"Rahm wants it" has become an unofficial mantra among some at the Treasury, according to government officials.
WASHINGTON -- On Jan. 20, Timothy Geithner took control of the Treasury Department, directing the government's response to the financial crisis. Within three weeks, the White House tightened its grip, alarmed by the poor reaction to Mr. Geithner's performance during the rollout of his rescue plan, government officials say. Since then, White House Chief of Staff Rahm Emanuel has been so involved in the workings of the Treasury that "Rahm wants it" has become an unofficial mantra among some at the Treasury, according to government officials.
Mr. Geithner said White House involvement is critical to the success of the financial rescue, in part because the popular president can help sell the plan to the public. "I made a judgment...that to do this right, we had to have a fully integrated approach," Mr. Geithner said in an interview. "The president's capacity to lay out for the nation and the world a path through this crisis is as essential as everything we're going to do."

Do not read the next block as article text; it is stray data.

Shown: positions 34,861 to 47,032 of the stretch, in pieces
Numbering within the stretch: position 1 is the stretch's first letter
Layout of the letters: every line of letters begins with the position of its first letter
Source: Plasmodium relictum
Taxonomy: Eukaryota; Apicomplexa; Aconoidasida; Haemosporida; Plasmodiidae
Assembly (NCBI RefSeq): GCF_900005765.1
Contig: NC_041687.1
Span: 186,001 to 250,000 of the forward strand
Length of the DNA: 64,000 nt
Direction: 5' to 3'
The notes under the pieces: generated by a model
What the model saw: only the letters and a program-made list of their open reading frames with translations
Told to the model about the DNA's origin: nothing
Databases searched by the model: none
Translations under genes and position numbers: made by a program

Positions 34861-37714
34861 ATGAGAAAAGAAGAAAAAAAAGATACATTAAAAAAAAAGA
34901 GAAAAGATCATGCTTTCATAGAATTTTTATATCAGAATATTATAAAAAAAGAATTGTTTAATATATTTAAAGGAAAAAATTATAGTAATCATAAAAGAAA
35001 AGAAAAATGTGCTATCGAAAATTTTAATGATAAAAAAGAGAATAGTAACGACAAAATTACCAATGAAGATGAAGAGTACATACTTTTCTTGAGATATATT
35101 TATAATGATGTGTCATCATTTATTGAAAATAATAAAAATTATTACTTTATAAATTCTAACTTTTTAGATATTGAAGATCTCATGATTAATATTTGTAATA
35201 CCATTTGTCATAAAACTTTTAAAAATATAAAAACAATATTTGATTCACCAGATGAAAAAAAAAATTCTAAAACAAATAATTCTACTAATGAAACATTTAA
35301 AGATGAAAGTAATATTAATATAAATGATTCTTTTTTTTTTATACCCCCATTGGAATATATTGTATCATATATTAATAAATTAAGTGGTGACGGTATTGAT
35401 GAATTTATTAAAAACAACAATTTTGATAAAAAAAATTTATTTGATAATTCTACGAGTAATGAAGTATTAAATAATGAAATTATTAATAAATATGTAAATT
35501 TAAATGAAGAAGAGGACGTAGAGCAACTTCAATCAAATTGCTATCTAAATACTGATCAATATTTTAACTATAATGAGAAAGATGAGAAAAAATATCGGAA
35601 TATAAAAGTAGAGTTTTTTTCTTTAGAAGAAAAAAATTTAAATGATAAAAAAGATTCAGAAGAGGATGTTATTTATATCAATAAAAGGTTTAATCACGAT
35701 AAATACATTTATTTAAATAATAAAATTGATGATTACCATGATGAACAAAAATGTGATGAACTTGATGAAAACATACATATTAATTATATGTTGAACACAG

The former head of the Federal Reserve Bank of New York, Mr. Geithner, 47 years old, is described as a smart tactician who reviews scenarios before making a decision. Where former Secretary Henry Paulson -- who ran something akin to an imperial Treasury -- would make decisions while marching down the hallway, Mr. Geithner is slower and more deliberative, say government officials.
Mr. Geithner is in daily contact with the White House, often with Mr. Emanuel. The new relationship is a switch from Mr. Paulson, who was working with a weakened White House, and partly reflects the severity of the U.S. economic crisis.
"On any major policy -- on finance at Treasury or national-security efforts -- the White House is going to play a major role," said David Axelrod, a White House senior adviser. "This is no different. We face in essence an economic emergency. It's an all-hands-on-deck situation." He said Mr. Geithner is held in high esteem.